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Volume 21 - Page 100 of 202 Index | Zoom | |
Let us pray.
A sanctuary experience.
pp. 159, 160
What is prayer? Why do we pray? To whom and where? What may we scripturally
hope for from prayer? Is it according to revealed truth to speak of "warfare" in prayer?
These and other like questions are not to be lightly set aside.
Starting from a point which we believe will command the assent of every true child of
God, we say that prayer is the greatest privilege that any mortal can enjoy, for prayer is
nothing if it is not audience with God with Himself. It is an unspeakable mercy to be
able, through the written Word, to hear God speak to us, and it is surely no less a
privilege to have the right to draw near and to speak with God.
Even in days when, by the command of God, there stood a temple built especially that
it might be "a house of prayer", even then the wider thought was recognized that
"The heaven and the heaven of heavens cannot contain Thee: how much less this
house that I have built" (I Kings 8: 27).
When, therefore, prayer was offered in that glorious temple, Solomon said:--
"Hear Thou in heaven Thy dwelling place, and when Thou hearest, forgive"
(I Kings 8: 30).
Both tabernacle and temple were but "figures of the true" and of "heaven itself"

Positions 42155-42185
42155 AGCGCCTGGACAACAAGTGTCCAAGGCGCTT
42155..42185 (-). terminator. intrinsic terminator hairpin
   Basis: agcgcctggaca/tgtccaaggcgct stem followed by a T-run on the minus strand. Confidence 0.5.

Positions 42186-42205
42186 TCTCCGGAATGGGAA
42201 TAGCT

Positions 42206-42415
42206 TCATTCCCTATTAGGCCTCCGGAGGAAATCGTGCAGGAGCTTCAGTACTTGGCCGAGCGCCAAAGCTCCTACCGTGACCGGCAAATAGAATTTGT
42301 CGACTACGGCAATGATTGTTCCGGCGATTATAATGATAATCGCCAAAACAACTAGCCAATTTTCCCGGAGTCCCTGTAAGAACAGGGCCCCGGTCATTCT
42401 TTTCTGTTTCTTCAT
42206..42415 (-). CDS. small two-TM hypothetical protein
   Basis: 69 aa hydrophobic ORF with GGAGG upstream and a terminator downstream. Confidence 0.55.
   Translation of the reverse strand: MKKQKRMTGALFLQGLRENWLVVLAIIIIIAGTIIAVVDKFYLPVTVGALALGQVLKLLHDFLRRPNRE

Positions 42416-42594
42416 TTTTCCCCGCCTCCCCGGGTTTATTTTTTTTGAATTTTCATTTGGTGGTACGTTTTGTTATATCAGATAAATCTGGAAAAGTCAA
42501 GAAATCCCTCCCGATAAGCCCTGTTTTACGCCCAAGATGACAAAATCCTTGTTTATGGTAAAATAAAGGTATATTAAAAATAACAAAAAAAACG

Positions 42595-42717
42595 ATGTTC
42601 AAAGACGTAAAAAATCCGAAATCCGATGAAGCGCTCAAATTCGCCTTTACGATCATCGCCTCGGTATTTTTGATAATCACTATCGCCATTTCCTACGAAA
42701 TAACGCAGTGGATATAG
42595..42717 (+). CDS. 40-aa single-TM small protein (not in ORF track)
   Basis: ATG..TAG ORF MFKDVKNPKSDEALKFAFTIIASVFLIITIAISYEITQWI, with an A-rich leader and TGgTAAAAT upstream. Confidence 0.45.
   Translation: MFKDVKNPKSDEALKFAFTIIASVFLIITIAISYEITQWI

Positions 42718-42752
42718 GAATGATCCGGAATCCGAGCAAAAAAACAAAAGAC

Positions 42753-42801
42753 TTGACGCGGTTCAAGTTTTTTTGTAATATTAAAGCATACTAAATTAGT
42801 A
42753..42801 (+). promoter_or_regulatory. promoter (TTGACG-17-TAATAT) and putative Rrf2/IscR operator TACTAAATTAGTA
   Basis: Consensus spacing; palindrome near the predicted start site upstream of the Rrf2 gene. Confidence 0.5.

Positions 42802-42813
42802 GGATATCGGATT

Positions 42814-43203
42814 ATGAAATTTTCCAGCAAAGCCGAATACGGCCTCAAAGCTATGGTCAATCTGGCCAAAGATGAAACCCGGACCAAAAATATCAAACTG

(Heb. 9: 8-12, 24). It is to no less a place than heaven itself "where Christ sitteth at the
right hand of God" (Col. 3: 1) that prayer rises to-day.
Let us turn for a moment to see what this sanctuary experience can accomplish.
Psa. 73: supplies a good answer. Putting Asaph's thought into modern language, we
translate "Truly", "Verily" and "Surely" of verses 1, 13 and 18 by the colloquial
expression, "After all":--
"After all, God is good to Israel, even to such as are of a clean heart" (Psa. 73: 1).
Verses 2-12 show his brooding and conclusions from contemplating the prosperity of
the wicked and their exemption from trouble:--
"After all, I have cleansed my heart in vain, and washed my hands in innocency. For
all day long have I been plagued and chastened every morning" (Psa. 73: 13, 14).
Verses 14-16 show that, as to this apparent inconsistency, he could neither speak of it
to others nor contemplate it himself without pain, until he went into the sanctuary of God,
then understood he their end (verse 17).
"After all, Thou didst set them in slippery places" (Psa. 73: 18).
(To be continued).